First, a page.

Sustainability has become a buzz word like "designed", "new" or "improved" or "change" "hope". As with all slogans the word sustainability should be viewed with suspicion.
Very nice way of separating the terms. My recent interest involves "green fragrances" for cleaners. Almost all fragrances currently in use today outside of products that feature EPA's DfE logo, have ingredients that are environmentally toxic. Great strides have been made after several years of resistance. This June the fragrance suppliers are meeting at a conference "Sustainable Fragrances for Cleaners" (www.thegreennose.blogspot.com) to learn how to utilize the fragrance module tool set up by the EPA. Yes there remains the need to set up clearer sustainability definitions for the supply chain but the work of closing the data gap for attributes and criteria is finished and perfumers have the tools for toxicity improvement.This industry has fears of a consumer backlash but is now taking a responsible position that manufacturers can adopt.
I think "clean" could be added to this topic. Take 'clean coal,' for example. Proponents will tout the decreased nitrogen and sulfur oxide emissions and the 20 – 40 percent reduction in water usage in IGCC (Integrated Gas Combined Cycle) facilities, but this new technology does nothing to curb the emissions of mercury, one of the most toxic substances known, and only reduces CO2 emissions by 20 percent.
Green is never having to say, "I'm Sorry."
What are the names of the guests on the Sustainability show? I'm interested in the vintage clothing retailer--and the name of her shop.
Hey, NSchaadt - I just caught it myself.
Alexandra's Vintage Emporium
Thanks for writing... I'll post the names right after today's show.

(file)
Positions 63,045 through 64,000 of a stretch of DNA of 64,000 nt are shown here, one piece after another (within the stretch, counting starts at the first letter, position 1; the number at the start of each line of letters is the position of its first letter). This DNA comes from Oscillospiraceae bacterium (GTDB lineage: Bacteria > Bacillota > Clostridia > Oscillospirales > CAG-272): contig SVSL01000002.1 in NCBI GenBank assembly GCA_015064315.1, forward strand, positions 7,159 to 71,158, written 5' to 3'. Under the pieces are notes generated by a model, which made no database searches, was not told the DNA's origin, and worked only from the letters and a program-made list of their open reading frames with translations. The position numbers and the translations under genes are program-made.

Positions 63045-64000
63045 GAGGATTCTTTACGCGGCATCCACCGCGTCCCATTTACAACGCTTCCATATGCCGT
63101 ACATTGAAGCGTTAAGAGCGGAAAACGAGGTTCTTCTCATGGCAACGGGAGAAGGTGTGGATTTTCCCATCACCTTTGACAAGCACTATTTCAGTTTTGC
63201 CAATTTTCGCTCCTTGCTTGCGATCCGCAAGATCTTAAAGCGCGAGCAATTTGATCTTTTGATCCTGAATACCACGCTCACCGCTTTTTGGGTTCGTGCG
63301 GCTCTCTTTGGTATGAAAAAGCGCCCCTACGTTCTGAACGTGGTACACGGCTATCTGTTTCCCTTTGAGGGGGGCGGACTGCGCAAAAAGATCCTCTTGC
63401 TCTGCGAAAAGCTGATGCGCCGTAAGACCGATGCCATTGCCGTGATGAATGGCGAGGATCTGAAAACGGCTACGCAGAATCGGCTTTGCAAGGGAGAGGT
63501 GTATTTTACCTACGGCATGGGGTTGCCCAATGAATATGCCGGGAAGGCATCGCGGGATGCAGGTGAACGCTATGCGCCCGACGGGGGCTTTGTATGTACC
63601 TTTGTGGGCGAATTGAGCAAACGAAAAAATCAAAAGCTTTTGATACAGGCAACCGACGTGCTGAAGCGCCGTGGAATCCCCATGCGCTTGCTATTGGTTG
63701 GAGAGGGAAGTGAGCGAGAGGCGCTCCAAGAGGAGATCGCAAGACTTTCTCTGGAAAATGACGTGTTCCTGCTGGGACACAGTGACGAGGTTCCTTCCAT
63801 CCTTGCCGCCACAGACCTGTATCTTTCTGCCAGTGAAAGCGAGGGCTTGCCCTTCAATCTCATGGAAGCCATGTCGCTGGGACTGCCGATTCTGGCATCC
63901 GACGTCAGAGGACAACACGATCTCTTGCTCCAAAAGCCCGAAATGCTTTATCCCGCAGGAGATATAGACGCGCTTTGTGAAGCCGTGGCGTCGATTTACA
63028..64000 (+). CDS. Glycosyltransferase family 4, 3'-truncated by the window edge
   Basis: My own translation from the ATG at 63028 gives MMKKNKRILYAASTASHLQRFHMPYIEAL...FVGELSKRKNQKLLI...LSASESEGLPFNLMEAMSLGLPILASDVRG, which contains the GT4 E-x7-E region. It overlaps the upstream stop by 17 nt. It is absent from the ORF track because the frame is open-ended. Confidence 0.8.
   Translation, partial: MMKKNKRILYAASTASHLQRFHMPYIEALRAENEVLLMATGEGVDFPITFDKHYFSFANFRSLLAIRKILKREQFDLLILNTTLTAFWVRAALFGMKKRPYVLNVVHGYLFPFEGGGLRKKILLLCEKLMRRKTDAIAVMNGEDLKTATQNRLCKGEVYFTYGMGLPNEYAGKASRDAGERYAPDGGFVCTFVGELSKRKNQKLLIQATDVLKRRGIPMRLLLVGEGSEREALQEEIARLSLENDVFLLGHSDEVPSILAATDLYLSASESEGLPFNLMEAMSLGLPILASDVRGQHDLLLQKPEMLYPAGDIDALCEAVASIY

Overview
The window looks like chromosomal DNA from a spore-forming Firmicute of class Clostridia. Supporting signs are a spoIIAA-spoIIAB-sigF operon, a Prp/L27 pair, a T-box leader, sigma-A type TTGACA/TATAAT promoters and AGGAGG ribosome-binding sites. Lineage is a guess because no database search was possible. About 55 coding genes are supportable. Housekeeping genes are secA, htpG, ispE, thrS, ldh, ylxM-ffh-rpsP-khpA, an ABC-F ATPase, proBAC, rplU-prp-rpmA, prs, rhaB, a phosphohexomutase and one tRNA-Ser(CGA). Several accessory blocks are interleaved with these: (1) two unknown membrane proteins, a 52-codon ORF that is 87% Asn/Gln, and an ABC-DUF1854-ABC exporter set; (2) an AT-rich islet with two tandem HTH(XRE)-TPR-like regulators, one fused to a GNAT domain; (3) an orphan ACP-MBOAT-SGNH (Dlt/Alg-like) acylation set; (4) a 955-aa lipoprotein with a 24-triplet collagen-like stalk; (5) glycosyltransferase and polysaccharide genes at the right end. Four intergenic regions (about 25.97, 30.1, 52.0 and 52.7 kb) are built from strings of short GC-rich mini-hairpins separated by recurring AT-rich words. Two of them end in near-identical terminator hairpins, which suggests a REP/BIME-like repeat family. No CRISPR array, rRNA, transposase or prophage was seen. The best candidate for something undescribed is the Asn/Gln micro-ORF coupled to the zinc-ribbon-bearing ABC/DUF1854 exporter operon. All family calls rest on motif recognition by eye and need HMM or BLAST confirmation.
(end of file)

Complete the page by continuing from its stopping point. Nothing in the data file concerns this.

Non-ranched furs are better than fur from animals that were caught in leg hold traps and died in agony after possibly days of pain and hunger?
Fur coats are heavily interlined and supported by padding and linings that are not necessarily non-synthetic. My old Mouton Lamb parka is padded and lined with rayon.
having an attic full of stuff is not sustainable. all of those items required energy, natural resources and labor and they are serving no purpose except taking up space. by purchasing unnecessary items you are sending a signal to the manufacturer that there is a consumer need for that product.
i think people get the word "sustainable" confused. Sustainable can be defined as "keeping something in existence" - which can define any business that is trying to stay afloat and make a buck. "sustainable business" focuses on trying to find a balance of people, planet and profit. in reality, there is no such thing as a sustainable business. there are companies that are definitely trying to mitigate their impact, but they will never be sustainable. it's an ongoing process, not a goal you can achieve and be done with it.
"being less bad is not being good." - William McDonough
When I was studying Forestry Conservation in New Zealand one of the biggest problems was getting rid of the non-native possums, which eat everything, and are wiping out ground nesting birds. They also have amazing fur coats, which some people make into coats and try to sell... but there is such a strong anti-fur stigma that the average person can't buy them without a lot of explanation. For example, a friend of mine gets harrassed every time she wears her vintage (bought used) fur coat in Portland.
On the flip side, it seems that people who produce furs are focusing on certain marketable animals. It would be great if one of those fur companies actually produced coats only from invasive species which are currently just killed and left in the woods.
I think the bottom line is that we as a species need to diversify how we clothe and feed ourselves, and be aware of where our products are coming from.